2. Vally Koubi & Thomas Bernauer & Anna Kalbhenn & Gabriele Spilker, 2012. "Climate variability, economic growth, and civil conflict," Journal of Peace Research, Peace Research Institute Oslo, vol. 49(1), pages 113-127, January.
    3. Joseph G. Haubrich & Andrew W. Lo, 2013. "Quantifying Systemic Risk," NBER Books, National Bureau of Economic Research, Inc, number haub10-1, January.
    4. Conor Devitt & Richard SJ Tol, 2012. "Civil war, climate change, and development: A scenario study for sub-Saharan Africa," Journal of Peace Research, Peace Research Institute Oslo, vol. 49(1), pages 129-145, January.
    5. Nils Petter Gleditsch, 2012. "Whither the weather? Climate change and conflict," Journal of Peace Research, Peace Research Institute Oslo, vol. 49(1), pages 3-9, January.
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    Citations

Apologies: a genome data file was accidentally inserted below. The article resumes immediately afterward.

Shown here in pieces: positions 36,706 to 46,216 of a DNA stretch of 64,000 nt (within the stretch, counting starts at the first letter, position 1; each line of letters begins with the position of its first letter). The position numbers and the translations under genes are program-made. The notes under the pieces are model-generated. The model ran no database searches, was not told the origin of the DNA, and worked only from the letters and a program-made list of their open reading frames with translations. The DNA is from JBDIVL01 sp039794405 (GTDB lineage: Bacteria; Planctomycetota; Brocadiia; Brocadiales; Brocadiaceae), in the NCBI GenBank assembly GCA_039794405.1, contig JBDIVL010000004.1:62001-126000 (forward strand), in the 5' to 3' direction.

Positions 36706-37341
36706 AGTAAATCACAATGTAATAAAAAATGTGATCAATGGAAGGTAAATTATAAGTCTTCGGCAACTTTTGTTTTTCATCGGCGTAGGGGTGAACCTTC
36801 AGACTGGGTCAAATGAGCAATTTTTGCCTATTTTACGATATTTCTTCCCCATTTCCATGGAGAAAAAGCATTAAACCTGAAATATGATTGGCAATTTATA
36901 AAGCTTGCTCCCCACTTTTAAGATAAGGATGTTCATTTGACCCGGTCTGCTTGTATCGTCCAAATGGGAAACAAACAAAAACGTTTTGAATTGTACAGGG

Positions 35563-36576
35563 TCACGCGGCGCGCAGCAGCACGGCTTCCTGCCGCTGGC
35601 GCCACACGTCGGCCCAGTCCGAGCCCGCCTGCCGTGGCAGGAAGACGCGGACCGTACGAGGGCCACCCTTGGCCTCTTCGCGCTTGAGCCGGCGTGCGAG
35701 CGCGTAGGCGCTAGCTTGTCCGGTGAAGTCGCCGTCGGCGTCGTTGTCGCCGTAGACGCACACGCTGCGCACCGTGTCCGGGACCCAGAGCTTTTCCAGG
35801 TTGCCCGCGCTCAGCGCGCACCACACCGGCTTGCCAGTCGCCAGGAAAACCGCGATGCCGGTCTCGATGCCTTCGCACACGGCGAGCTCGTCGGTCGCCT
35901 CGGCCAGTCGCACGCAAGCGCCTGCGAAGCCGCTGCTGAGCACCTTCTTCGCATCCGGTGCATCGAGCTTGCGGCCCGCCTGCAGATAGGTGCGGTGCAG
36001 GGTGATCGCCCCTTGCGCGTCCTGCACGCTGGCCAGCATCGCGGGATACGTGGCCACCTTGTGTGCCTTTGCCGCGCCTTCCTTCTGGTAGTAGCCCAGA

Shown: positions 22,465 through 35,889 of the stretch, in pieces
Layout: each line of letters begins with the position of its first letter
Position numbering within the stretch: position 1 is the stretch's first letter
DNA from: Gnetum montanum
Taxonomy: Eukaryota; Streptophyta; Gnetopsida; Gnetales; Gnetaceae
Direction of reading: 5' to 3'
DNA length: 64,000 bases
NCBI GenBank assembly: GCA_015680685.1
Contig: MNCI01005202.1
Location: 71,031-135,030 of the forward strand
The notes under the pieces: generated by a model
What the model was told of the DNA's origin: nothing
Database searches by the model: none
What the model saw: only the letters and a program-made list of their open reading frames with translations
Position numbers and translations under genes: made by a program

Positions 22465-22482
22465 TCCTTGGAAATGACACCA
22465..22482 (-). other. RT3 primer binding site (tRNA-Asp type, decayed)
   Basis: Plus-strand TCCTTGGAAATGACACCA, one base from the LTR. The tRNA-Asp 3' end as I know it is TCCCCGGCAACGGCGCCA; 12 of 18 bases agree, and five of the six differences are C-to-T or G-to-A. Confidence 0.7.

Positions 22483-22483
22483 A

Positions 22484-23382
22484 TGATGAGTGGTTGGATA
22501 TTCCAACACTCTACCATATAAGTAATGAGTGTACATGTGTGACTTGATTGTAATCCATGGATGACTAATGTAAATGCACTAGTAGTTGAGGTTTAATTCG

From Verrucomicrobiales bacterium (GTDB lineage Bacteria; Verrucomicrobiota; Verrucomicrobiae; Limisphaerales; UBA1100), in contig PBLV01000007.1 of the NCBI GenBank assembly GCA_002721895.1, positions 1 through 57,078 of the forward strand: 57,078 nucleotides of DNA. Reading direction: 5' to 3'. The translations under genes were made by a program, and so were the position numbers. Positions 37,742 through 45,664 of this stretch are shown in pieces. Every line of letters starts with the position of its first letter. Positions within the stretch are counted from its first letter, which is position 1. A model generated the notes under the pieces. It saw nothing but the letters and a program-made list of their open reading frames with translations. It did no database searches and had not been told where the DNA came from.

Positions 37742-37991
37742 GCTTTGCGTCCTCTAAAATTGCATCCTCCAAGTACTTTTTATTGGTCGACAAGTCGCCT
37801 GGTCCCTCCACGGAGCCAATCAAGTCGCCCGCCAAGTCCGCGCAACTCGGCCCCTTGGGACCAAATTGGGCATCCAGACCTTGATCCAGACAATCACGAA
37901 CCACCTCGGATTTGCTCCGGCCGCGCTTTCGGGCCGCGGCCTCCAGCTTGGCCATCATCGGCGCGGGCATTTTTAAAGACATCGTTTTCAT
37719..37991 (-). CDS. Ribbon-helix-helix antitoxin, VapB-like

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    Cited by:

    1. Lopez-Uribe, Maria del Pilar & Castells-Quintana, David & McDermott, Thomas K. J., 2017. "Geography, institutions and development: a review ofthe long-run impacts of climate change," LSE Research Online Documents on Economics 65147, London School of Economics and Political Science, LSE Library.
    2. Marshall Burke & Solomon M. Hsiang & Edward Miguel, 2015. "Climate and Conflict," Annual Review of Economics, Annual Reviews, vol. 7(1), pages 577-617, August.
    3. Matthew Ranson & Lisa Tarquinio & Audrey Lew, 2016. "Modeling the Impact of Climate Change on Extreme Weather Losses," NCEE Working Paper Series 201602, National Center for Environmental Economics, U.S. Environmental Protection Agency, revised May 2016.
    4. Giorgos Kallis & Christos Zografos, 2014. "Hydro-climatic change, conflict and security," Climatic Change, Springer, vol. 123(1), pages 69-82, March.
    5. Ghimire, Ramesh & Ferreira, Susana, 2013. "Economic Shocks and Civil Conflict: The Case of Large Floods," 2013 Annual Meeting, February 2-5, 2013, Orlando, Florida 142587, Southern Agricultural Economics Association.
    6. Chen, Junyi & McCarl, Bruce A. & Price, Edwin & Wu, Ximing & Bessler, David A., 2016. "Climate as a Cause of Conflict: An Econometric Analysis," 2016 Annual Meeting, February 6-9, 2016, San Antonio, Texas 229783, Southern Agricultural Economics Association.